Egypt is ripe for a new revolution: Egyptians tore down the wall around the Israeli embassy and stormed the building. They expressed dissatisfaction with the ruling military junta for its lack of action and for its continuation of Mubarak’s policies sine Mubarak. Indeed the Egyptians have precious little to show for their February uprising and its thousand martyrs. General Tantawi had been chosen by Mubarak himself to become his successor years ago. The political regime has not changed, elections are being postponed, the Gaza blockade goes on, and even the killing of Egyptian soldiers by Israelis did not disrupt normalcy.
Turkey has the legitimacy to provide the new order, call it a Caliphate, for Caliphate is another name for the Ottoman Empire, the equivalent of the EC or of NAFTA. Istanbul (Constantinople) was the last seat of the Caliphate till WWI, and the natural capital of the Middle East since the fourth century. The end of violently secular Kemalism and the rise of the Islamic AKP have opened gates for Turkey’s bid for the resurrection of the Caliphate. Turkey is a natural leader, and should Syria fall apart, Turkey will be able to reintegrate it within the Caliphate.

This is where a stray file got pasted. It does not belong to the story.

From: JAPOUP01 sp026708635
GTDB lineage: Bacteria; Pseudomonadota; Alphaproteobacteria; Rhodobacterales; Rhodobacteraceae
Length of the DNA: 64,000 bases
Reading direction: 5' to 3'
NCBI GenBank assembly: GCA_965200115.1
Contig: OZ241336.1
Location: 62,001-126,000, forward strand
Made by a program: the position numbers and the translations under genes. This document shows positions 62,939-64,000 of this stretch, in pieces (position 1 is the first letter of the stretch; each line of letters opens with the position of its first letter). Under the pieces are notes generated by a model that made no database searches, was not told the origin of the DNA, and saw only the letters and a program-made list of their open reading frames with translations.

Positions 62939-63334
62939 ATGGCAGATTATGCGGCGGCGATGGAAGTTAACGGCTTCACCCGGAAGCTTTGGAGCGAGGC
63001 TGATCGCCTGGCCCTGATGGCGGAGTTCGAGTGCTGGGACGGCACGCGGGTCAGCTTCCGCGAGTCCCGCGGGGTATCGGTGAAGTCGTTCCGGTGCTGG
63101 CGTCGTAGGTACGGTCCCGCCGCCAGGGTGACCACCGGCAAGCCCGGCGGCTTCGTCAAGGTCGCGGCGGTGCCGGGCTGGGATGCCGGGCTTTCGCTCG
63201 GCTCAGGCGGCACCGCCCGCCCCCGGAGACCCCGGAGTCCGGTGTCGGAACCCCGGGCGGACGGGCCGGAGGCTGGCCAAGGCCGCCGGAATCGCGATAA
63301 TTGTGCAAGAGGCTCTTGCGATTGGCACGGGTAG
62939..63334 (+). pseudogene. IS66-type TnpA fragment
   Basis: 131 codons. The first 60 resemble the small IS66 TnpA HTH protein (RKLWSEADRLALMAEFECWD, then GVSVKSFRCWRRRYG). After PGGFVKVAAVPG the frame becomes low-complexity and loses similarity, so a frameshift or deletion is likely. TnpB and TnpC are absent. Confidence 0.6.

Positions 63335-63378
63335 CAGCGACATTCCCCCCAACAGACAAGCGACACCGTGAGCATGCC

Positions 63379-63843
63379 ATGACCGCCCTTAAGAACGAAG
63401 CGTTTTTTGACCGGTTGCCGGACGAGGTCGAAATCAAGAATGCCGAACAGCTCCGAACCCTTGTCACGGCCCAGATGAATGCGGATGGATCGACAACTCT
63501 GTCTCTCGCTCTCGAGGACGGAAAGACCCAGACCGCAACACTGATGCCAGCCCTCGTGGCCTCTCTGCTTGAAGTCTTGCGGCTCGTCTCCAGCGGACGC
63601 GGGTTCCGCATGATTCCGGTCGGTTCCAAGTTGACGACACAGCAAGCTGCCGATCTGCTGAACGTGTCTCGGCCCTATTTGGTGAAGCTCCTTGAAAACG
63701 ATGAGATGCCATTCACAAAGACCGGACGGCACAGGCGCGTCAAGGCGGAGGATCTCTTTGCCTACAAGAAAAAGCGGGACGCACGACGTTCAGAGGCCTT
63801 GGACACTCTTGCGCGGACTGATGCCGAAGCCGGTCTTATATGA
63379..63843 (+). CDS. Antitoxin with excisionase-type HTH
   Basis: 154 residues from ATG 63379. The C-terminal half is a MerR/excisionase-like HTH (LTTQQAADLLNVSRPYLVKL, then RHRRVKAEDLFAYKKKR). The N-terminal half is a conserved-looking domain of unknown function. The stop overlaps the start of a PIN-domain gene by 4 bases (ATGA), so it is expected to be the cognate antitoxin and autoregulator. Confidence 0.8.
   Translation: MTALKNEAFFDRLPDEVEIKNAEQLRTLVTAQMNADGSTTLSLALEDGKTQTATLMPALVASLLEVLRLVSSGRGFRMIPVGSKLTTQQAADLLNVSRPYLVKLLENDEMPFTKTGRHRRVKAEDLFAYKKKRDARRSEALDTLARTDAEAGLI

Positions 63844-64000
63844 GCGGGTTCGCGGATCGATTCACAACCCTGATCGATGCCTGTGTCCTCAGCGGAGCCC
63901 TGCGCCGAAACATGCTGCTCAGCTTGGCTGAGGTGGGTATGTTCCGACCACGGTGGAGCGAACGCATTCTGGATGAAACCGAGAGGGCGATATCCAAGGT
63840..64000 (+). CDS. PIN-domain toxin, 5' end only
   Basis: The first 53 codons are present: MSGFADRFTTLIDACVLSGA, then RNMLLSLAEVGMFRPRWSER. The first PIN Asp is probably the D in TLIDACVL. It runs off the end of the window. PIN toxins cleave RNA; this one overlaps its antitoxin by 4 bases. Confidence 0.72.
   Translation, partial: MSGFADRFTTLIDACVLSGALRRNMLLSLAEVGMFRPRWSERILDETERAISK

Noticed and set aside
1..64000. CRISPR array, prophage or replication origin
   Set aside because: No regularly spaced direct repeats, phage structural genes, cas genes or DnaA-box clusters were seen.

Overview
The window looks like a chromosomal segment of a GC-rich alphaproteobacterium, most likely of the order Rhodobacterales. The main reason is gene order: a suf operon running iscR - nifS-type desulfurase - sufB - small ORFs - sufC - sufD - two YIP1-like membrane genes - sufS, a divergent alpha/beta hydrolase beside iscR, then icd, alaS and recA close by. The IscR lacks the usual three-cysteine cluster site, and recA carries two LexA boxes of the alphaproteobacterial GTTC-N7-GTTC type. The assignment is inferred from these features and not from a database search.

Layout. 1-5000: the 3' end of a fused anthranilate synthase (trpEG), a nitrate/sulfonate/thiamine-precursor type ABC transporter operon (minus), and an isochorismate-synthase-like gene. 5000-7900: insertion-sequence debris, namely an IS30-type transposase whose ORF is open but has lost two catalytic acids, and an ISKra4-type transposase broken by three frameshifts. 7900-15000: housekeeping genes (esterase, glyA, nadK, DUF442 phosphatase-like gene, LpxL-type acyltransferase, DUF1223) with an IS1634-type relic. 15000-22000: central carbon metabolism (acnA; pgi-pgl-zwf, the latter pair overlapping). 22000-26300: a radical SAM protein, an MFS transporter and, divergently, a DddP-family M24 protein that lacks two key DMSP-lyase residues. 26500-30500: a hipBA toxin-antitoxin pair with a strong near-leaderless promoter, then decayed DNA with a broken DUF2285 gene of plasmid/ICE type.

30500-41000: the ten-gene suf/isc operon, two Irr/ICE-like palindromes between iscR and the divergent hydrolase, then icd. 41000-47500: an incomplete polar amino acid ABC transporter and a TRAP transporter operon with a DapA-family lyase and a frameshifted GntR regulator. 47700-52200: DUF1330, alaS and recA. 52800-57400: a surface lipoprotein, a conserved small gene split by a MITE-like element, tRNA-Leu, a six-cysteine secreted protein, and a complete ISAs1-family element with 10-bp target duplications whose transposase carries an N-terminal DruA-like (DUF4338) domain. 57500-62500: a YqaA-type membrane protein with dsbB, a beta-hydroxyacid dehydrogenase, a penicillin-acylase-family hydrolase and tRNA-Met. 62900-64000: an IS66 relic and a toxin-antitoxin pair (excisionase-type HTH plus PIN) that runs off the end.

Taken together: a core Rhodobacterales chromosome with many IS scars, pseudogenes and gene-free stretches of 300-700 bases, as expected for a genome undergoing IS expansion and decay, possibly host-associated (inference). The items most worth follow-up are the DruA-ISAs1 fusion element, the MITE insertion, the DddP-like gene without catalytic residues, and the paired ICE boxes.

But Turks are not the only claimants. A new force has arisen meanwhile in the Middle East. It is led by the Saudis and their close allies, including Qatar. They have plenty of money, and they have a most powerful media tool, al Jazeera. They are fervent Muslims, strictly anti-socialist, and they plan to reformat the region according to their tastes. They are the main beneficiaries of the NATO attack on Libya, and they have invested a lot of resources in the destabilization of Syria. Until recently, they remained almost invisible and did not show their hand. It is the issue of Palestine that brought them out into the light.
Prince Turki al Faisal wrote in the NY Times: Saudi Arabia will part with the US if it vetoes the Palestinian bid. This is not only done out of sympathy for the people of Palestine, but is also an apparent bid for regional supremacy. The Saudis are contesting for the crown of the Caliphate, no less — they want it for themselves. To this end, they have spent a lot of money over a long period of time; they destroyed Qaddafi and are undermining Assad. They have good working relations with the Turkish AKP; Erdogan and Gul are familiar with the Saudis, spent some time in that desert kingdom, and have benefited from Saudi support. If the Saudis want to be top dogs, however, they are going to have to put more effort into Palestine.